"Undermines press freedom": Trump Justice Department seized phone records of NY Times journalists

The federal agency quietly seized the records of four New York Times reporters in 2020 as part of a leak probe

By Jon Skolnik
Published June 3, 2021 5:15PM (EDT)
Donald Trump | New York Times (Photo illustration by Salon/Getty Images)
Donald Trump | New York Times (Photo illustration by Salon/Getty Images)

The Trump Justice Department quietly seized the phone records of four New York Times journalists in 2020 as part of a leak investigation, according to a Wednesday report from the paper.

The disclosure marks the third case made public over the last month in which Trump administration officials forcibly obtained the records of journalists covering the White House to locate their sources. A Department of Justice spokesperson told The Times that "members of the news media have now been notified in every instance" of records sought by the agency over a period spanning 2019-2020, during which time several inquiries were opened. 

On May 7, The Washington Post revealed that Trump's Justice Department had seized three of its reporters' phone records in 2020. The department also attempted to obtain their email records at the same time, reportedly over several reports on Russia's influence in the 2016 election. It similarly seized CNN reporter Barbara Starr's email logs and phone records as part of an investigation into the alleged disclosure of classified information. Which story prompted the probe remains unclear.

New York Times Executive Editor Dean Baquet on Wednesday condemned the Justice Department's actions. 

"Seizing the phone records of journalists profoundly undermines press freedom," he said in a statement. "It threatens to silence the sources we depend on to provide the public with essential information about what the government is doing."

"President Biden has said this sort of interference with a free press will not be tolerated in his administration," Baquet added. "We expect the Department of Justice to explain why this action was taken and what steps are being taken to make certain it does not happen again in the future."

The Times reporters whose phone records were seized included Matt Apuzzo, Adam Goldman, Eric Lichtblau and Michael S. Schmidt. The logs cover a period spanning Jan. 14-April 30, 2017, the outlet reported.

It is not clear why the Justice Department targeted the reporters. Based on the timeline of the investigation and the reporters involved, The Times speculated that the agency may be probing a specific article from April 2017 that explored former FBI Director James Comey's handling of a federal investigation into Hillary Clinton's use of a private email server during her time as secretary of state.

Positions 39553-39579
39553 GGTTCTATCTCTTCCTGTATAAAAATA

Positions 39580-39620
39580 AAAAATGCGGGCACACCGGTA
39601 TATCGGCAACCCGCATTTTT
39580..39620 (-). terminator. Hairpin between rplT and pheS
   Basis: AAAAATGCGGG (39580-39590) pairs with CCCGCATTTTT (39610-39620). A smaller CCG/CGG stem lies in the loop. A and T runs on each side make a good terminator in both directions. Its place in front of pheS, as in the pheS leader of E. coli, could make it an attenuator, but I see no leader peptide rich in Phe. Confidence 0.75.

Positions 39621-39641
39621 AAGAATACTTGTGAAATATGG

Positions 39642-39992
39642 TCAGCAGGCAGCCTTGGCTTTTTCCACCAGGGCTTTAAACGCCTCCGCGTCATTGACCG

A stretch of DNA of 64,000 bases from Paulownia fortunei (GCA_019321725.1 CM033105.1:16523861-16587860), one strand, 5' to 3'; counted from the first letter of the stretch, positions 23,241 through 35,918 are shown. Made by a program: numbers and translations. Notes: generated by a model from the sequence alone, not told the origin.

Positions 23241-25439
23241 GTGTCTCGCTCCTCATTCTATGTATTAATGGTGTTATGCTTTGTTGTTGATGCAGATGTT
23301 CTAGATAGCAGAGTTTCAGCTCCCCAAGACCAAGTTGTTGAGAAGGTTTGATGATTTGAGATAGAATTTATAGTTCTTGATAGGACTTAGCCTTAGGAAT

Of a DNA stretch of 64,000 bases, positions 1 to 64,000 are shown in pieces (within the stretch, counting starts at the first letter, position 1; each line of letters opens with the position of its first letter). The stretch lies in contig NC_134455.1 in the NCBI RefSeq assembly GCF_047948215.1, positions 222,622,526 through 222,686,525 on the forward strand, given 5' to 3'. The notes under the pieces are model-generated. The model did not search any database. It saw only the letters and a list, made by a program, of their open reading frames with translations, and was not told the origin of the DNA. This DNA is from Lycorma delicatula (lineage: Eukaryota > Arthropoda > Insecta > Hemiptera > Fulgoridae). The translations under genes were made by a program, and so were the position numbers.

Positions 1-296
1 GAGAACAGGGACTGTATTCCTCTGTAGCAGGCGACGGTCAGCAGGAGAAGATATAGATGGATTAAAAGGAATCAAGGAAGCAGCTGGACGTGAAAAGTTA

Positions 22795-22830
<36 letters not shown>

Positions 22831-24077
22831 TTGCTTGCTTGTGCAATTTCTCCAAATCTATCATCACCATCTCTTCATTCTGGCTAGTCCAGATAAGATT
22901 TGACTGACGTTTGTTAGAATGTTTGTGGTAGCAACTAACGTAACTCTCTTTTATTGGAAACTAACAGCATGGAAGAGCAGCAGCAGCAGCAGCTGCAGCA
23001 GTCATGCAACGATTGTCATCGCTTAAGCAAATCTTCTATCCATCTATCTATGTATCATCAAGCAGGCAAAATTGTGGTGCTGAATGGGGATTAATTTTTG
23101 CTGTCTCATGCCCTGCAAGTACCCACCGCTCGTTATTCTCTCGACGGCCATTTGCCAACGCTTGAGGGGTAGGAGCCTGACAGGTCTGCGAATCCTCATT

The Times also noted that the April 2017 report had referenced a classified document obtained by Russian hackers, wherein a Democratic operative expressed assurance that then-Attorney General Loretta Lynch would not let the investigation go too far. 

In the wake of Wednesday's report in The Times, Goldman revealed that the Justice Department "has now secretly seized my phone records twice." The other instance occurred under the Obama administration, he added. 

Justice Department spokesperson Anthony Coley told The Hill that the agency had forcibly obtained the records "as part of a criminal investigation into the unauthorized disclosure of classified information," pointing out the "journalists were neither subjects nor targets of the investigation."

"Forthcoming annual public reports from the department covering 2019 and 2020 will indicate that members of the news media have now been notified in every instance in this period in which their records were sought or obtained in such circumstances."

President Joe Biden has sharply rebuked the seizure of journalists' records, last month calling them "absolutely, positively" wrong. 

"I won't let that happen," Biden said at the time.   

White House press secretary Jen Psaki on Friday echoed Biden's remarks in comments to reporters. 

"This president is committed  strongly  to the rights of the freedom of press, as you have seen for decades, and to standing up for the rights of journalists," she said. "And the Justice Department conveyed yesterday that they intend to meet with reporters to hear their concerns about recent notices."

"And they, certainly, intend to use the 'Holder model' as their model — not the model of the last several years," she added, referencing Justice Department policy during the Obama administration under then-Attorney General Eric Holder.

Following Psaki's comments, many journalists pointed out that the Obama administration had routinely carried out leak investigations while Holder was attorney general. Though Holder later heightened the federal requirements to subpoena journalists, many argue that departmental overreach dealt lasting damage for government-press relations. 

In 2017, former Attorney General Jeff Sessions said the number of leak investigations tripled under Trump. According to The Intercept, the Trump administration referred a record number of leaks — at least 334 — for criminal investigation.


Jon Skolnik

Jon Skolnik is a staff writer at Salon. His work has appeared in Current Affairs, The Baffler, AlterNet, and The New York Daily News.

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